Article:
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Food!

Today was my monthly beekeeping meeting and it was extremely beneficial. But, before I record these notes, I must comment on the one check I made of the hives today. I only had a couple of minutes between work and the meeting, but something had been nagging me the whole day. The pollen that I placed on the hives last night was a little damp. I had simply placed it directly on the top board, without anything between it and the particle board that makes up the center of the top board. As I contemplated this during the day, I kept thinking that this was only damaging the board and that I need to move it to a small plate that I would sneak out of the kitchen so the wifee wouldn’t know about it.

Feeding pollen to my bees the first time

Feeding pollen to my bees the first time

Well, I took two plates out to the hives and opened the top off of Hive 1. There must have been a hundred bees all over that pollen! They were going to town on  it. Usually, I might have 6 or 7 bees between the cover and the top  board. Now, there were a hundred and more! Needless to say, I left the girls alone and departed for the bee meeting. Moving this stuff onto a plate was not going to be a quick thing, as expected.

The bee meeting focused on Honey Extraction, but I picked up several useful tips in other areas from both the speaker and chatting with folks after the meeting. What follows are my notes:

Honey Extraction : When you do this, which most folks with established hives are doing now through July, you only want to use the frames that are 80% full (both sides) of capped honey. The rest is nectar and will mainly dilute your honey.  The best honey has about 18.4% moisture, so you do not want a lot of nectar (which is nearly 95% moisture!)

Also, once you extract the honey, put the empty (but still dripping with some honey) in an empty box above the main hive. In a day or two, the bees will come up and pull all of that honey out and put it in their stores. It’s the best way to clean honey frames.

Nectar Flow: It turns out that bees will typically completely ignore both feed (Sugar Water) and honey during the nectar flow. This very much explains my experience with the spilled honey in mid to late May. I put some  honey that had spilled on the floor on both of my hives. The bees pretty much ignored it (a couple of bees appeared to drown in it, actually!) Now, this activity makes perfect sense. The Nectar Flow (Spring) was on and they were busy at work.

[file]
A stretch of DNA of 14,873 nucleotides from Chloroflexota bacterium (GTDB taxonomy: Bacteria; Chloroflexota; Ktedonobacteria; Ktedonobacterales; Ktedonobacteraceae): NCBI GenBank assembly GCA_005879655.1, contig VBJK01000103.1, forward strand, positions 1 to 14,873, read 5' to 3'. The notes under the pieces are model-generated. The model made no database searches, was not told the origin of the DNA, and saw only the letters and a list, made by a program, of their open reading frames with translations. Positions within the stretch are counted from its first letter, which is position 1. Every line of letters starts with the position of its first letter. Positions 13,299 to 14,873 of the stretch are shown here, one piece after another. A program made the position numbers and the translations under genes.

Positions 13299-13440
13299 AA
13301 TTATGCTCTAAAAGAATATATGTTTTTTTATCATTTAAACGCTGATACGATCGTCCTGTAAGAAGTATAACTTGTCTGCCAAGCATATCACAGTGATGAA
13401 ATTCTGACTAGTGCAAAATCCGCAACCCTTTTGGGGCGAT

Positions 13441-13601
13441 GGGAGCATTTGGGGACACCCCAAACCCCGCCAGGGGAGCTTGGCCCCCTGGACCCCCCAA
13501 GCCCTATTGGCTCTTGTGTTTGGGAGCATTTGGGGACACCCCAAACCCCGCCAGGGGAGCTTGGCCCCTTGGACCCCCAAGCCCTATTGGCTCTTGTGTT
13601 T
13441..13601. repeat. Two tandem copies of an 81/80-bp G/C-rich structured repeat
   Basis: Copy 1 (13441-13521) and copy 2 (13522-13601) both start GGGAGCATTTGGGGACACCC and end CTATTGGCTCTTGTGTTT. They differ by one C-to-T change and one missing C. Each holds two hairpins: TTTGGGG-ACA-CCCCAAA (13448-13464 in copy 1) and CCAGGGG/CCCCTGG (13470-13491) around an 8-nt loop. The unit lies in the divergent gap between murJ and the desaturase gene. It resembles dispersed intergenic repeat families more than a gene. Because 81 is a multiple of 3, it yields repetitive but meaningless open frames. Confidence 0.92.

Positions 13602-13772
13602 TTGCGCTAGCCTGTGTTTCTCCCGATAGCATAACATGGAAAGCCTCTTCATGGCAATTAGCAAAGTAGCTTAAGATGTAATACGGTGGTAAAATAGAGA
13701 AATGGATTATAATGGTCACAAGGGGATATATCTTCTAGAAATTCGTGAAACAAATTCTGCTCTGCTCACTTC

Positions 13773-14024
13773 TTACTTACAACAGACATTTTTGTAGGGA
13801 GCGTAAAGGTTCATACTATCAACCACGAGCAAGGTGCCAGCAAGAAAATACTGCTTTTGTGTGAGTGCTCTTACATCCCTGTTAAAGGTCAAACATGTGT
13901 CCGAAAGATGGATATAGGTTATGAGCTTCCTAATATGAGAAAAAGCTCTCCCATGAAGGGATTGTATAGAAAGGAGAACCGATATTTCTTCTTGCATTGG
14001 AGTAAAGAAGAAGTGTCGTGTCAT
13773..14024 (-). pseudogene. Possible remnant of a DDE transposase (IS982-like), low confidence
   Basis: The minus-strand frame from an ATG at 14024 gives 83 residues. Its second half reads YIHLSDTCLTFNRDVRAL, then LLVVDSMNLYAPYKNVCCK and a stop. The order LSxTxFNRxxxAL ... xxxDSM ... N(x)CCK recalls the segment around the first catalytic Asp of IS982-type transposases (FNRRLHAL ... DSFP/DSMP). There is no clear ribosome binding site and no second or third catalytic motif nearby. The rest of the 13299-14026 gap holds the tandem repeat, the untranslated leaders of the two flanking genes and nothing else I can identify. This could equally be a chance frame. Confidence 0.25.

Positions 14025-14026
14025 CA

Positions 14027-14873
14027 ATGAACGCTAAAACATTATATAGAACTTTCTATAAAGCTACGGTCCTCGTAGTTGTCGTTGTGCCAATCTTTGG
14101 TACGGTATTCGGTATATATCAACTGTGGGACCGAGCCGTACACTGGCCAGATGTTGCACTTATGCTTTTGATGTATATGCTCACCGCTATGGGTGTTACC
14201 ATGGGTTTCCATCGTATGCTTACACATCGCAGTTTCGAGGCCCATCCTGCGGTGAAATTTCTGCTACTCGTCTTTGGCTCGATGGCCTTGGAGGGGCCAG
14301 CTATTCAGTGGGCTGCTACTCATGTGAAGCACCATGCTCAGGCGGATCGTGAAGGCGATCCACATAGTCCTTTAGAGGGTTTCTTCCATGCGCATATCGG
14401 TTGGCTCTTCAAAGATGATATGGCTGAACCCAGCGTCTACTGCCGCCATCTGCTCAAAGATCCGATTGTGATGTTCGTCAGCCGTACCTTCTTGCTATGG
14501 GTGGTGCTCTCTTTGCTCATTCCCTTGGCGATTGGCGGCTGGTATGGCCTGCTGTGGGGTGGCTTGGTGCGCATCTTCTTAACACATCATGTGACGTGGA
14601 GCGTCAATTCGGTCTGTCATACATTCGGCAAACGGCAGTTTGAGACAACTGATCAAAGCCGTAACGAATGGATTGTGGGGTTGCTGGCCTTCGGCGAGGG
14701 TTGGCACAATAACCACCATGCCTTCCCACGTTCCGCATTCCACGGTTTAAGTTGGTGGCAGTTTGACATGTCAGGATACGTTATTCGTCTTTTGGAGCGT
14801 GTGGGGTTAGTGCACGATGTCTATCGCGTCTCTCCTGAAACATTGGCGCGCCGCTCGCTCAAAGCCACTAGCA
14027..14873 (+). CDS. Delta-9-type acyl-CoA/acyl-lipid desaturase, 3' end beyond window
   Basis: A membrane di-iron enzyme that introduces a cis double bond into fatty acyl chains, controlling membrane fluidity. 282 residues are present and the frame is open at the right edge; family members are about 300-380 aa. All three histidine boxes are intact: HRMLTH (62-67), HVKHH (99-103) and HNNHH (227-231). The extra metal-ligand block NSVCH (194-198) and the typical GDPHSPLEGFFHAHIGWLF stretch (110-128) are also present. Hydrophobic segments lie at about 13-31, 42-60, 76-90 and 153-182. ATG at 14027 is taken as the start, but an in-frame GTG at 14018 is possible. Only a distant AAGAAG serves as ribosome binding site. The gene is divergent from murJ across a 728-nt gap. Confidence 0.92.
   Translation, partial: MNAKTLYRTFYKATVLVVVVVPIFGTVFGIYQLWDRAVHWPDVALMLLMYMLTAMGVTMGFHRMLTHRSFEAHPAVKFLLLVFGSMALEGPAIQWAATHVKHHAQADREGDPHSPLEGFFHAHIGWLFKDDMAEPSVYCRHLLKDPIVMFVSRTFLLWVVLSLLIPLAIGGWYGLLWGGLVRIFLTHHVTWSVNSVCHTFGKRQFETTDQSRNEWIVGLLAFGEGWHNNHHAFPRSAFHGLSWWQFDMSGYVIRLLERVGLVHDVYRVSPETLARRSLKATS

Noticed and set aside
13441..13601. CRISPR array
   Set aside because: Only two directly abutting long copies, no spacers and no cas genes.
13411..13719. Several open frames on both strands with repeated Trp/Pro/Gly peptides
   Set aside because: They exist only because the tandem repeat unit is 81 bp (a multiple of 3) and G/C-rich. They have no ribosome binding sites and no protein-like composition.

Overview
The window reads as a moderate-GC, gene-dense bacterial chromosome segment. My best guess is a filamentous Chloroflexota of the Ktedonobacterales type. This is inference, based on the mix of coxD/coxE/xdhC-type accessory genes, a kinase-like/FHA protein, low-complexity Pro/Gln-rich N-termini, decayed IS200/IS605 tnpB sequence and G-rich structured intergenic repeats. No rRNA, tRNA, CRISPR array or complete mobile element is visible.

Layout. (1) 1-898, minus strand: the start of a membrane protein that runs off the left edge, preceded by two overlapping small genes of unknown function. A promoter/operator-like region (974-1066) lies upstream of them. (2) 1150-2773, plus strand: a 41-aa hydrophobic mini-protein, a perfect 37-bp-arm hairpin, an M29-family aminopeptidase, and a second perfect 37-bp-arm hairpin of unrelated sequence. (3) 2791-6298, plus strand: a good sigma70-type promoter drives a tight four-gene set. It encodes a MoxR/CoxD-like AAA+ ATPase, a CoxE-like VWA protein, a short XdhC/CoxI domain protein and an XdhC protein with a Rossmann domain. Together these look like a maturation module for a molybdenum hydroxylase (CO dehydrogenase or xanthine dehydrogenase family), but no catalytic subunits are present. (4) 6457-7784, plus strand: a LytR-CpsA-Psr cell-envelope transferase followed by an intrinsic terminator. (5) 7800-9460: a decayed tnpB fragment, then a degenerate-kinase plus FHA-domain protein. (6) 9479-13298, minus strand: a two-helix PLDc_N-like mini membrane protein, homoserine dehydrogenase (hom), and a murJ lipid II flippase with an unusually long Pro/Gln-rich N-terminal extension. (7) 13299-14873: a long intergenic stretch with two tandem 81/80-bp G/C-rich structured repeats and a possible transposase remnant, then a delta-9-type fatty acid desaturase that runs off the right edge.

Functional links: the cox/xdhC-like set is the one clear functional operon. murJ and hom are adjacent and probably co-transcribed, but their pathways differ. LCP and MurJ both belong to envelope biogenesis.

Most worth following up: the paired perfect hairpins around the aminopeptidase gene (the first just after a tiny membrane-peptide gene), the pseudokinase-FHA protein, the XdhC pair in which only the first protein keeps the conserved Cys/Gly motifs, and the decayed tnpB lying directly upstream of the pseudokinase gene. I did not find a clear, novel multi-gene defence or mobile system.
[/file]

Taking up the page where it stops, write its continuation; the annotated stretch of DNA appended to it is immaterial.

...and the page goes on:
The fella that gave the talk mentioned that this year was not a good nectar flow for his area (coastal Virginia). In fact, he was pretty sure it was over. Kenny, a wise member of our group, said ours was still on, but it was dwindling. It appears that early to mid-June marks the end of our Nectar flow.

When the Nectar Flow is on (Spring or Fall), the speaker hardly bothers his bees at all. He might lift the top cover to see what they are doing, but he does not smoke them or break the hive apart. This is the time that they need to be working 100% and any setback is not good. Another good tip to remember.

9 Frame Strategy: The speaker likes to use 9 frames in his honey supers. The bees will draw them out further and fill them with more honey. There were a couple of very important tangents to this advice.

1. When you do the 9 Frame Strategy, always start with 10 frames. Remove one later on, otherwise the bees (when started with 9 frames) will build comb all over the place (burr comb is an example.)

2. You want your 10 frame setup to be 10 frames pushed close together. They should, in fact, be touching. This will leave space to either side. This is a big lesson for me. When I first picked up my hives, the sequence went like this :

a. I went to my provider around 2 pm and brought a brood chamber full of frames.
b. We took 4 or 5 of his frames and put them in the brood chamber.
c. I returned at 8 pm to get my brood chamber and take them home

The problem with this was that I never opened them after putting the nuc’s in them. This meant that they were jostled on the ride back (and me carrying them around.) Needless to say, on my first inspection, they were not snug together and there was comb everywhere. I have still not rectified this, but Kenny advises this is something for me to do in the Winter, when I need to add a new Brood chamber for the bees to work. When I do it, put a Queen excluder between the boxes and the Queen will stop  laying in the lower or upper chamber.

This gives me a chance to clean up the frames some, which I will have to do later this year.

Food: With the Spring Nectar Flow waning, I definitely should be feeding my bees, according to Kenny. I need to get my top feeders going tomorrow, if possible. Wade, another member of the Bee Group, advised that it’s a good idea to always do this with new or small hives. If they need it, they will use it. If Nectar is available, they will ignore it.

The sequence, according to Wade, is to put the pollen right on top of the frames. Remove the top board and put the feeder on top of the brood chamber. Finally, put the  cover on (you do not need the cover in this setup.)

Ventilation: It is very smart to get some ventilation on your hive to help them keep the hive from overheating and it helps with curing honey (the bees rely on the flow of air to make this easier.) Wade said to drill a hole and cover it with number 8 hardware cloth. Kenny said to just put something about a quarter of an inch wide on top of the top cover ridge and rest the cover on it. Right now is a good time to do this.

1 comment to Food!

  • While reviewing my notes, I had a chuckle at the picture of the pollen substitute up above. That is definitely NOT the way to feed my bees. I now know to only take a small piece and actually put it on the top of the frames, directly above the brood. Heh. One more for the gipper!

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